Protect your home and property.

Beautiful – But Dangerous!

Homes nestled in the trees, brush and other vegetation present one of the greatest fire risks that we face – the “Wildland-Urban Interface” (WUI). The VFD has begun a program of community education, risk evaluation, and mitigation to help address the problem before disaster strikes.

Around Your Home and Property

Landscaping can serve as a fuel break by limiting flammable vegetation and materials surrounding the home where an ember could land and start a fire. Consider the entire “home ignition zone,” which extends up to 200 feet from the home. Your property does not have to be bare of vegetation to be protected.

Zone 1 – Up to 30 feet from the home.

This area should be well-irrigated and free from fuels that may ignite your home, such as dry vegetation, clutter and debris.

Plants in this area should be limited to carefully spaced plantings that are low-growing and free of resins, oils and waxes that burn easily.
Mow the lawn regularly. Prune all trees so the lowest limbs are at least 6 to 10 feet from the ground.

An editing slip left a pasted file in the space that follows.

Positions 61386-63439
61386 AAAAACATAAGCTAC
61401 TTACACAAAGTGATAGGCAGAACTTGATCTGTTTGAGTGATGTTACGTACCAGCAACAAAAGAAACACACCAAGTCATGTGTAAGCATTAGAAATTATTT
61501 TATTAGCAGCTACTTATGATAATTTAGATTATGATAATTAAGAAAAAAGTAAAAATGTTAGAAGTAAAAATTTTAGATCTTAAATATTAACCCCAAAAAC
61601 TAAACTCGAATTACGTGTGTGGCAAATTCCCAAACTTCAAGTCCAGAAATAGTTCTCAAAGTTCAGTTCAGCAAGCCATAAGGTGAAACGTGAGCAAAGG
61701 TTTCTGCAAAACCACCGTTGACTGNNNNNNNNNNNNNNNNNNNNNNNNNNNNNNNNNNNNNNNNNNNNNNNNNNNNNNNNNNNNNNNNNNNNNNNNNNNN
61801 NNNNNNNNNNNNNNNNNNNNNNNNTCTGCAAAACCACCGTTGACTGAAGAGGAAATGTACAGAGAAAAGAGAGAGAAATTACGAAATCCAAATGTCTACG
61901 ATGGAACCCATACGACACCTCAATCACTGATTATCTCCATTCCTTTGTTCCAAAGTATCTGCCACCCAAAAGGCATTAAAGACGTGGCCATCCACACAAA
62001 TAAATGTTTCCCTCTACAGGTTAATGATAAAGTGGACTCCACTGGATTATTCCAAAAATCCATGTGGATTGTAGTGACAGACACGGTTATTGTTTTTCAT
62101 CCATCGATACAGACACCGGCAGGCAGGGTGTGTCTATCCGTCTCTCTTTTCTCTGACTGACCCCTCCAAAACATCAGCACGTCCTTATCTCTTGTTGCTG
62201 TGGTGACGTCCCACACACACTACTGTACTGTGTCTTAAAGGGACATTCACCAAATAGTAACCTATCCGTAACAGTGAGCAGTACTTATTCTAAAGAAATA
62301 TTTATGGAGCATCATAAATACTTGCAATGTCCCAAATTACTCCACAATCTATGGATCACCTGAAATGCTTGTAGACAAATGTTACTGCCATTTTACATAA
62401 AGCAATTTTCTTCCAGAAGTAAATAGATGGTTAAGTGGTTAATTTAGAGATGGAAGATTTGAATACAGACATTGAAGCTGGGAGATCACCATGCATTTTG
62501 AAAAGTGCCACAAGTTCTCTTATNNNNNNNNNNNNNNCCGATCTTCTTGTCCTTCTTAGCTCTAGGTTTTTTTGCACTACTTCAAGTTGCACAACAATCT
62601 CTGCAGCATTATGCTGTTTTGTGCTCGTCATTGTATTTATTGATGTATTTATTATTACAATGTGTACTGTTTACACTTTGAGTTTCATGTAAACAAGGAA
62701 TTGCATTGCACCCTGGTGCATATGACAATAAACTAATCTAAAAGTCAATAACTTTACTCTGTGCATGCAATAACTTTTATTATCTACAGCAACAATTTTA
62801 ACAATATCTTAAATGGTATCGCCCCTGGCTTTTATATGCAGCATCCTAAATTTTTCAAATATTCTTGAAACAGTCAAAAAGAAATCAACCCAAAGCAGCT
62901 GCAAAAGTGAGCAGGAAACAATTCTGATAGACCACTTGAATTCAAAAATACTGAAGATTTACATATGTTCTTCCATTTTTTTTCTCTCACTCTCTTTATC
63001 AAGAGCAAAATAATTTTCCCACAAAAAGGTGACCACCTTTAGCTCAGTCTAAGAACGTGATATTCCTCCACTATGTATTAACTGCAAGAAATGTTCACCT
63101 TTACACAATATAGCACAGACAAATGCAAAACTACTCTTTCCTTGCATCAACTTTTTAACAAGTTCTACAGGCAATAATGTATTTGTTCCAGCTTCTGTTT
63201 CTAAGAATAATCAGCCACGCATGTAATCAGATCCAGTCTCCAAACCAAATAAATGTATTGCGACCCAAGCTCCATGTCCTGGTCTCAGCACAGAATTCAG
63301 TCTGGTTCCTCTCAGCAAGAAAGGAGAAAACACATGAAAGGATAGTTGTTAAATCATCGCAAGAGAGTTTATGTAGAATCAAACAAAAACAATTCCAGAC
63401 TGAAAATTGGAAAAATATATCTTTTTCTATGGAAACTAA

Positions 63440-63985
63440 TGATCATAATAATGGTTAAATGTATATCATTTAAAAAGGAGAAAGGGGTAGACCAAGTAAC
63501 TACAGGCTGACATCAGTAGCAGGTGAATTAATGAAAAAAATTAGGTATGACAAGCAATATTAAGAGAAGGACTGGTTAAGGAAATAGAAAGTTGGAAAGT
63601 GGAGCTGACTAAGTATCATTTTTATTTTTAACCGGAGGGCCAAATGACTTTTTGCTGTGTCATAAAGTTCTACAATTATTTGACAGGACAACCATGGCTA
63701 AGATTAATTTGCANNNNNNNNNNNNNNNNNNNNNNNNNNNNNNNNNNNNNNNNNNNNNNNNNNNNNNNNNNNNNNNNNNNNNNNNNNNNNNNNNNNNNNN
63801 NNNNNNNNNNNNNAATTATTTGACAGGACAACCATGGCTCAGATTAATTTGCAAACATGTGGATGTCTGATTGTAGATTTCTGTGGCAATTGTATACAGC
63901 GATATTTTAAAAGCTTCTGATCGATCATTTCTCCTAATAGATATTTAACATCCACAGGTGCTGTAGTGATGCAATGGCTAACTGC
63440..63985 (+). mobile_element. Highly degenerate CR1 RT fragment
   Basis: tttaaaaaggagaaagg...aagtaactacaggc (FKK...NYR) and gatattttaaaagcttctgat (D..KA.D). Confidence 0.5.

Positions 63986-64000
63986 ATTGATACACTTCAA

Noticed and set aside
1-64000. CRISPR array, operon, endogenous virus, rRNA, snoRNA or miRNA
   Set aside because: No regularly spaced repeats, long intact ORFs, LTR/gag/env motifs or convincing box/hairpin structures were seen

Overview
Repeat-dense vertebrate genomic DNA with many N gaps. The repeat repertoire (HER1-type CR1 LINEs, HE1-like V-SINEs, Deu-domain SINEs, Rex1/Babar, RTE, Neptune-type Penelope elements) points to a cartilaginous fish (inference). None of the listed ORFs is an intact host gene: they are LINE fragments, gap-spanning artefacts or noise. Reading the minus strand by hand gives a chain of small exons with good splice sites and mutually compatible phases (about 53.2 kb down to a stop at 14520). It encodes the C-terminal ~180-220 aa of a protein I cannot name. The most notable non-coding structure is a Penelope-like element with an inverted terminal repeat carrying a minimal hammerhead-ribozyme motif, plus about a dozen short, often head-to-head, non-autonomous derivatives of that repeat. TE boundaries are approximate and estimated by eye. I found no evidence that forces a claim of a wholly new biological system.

Space flammable conifer trees 30 feet between crowns to reduce the risk of crown fire.
Within 5 feet of the home, use nonflammable landscaping materials, such as rock, pavers and perennials with high-moisture content.
Remove dead vegetation, such as leaves and pine needles, from gutters, under your deck and within 10 feet of your home.
Firewood stacks and propane tanks should not be located in this area. Keep them at least 30 feet from the home.
Water plants and trees regularly to ensure that they are healthy and green, especially during fire season.

Zone 2 – Between 30 and 100 feet from the home.

Plants in this zone should be low-growing, well irrigated and less flammable.

Leave 30 feet between clusters of two to three trees, or 20 feet between individual trees.
Encourage a mixture of deciduous and coniferous trees. Most deciduous trees do not support high-intensity fires.
Give yourself added protection with “fuel breaks,” such as driveways, gravel walkways and lawns.
Prune trees so branches and leaves are at least 6 to 10 feet above the ground.

Zone 3 – Between 100 and 200 feet from the home.

This area should be thinned out as well, though less space is required than in Zone 2.

Remove heavy accumulation of woody debris.
Thin trees to remove smaller conifers.
Reduce the density of tall trees so canopies are not touching.
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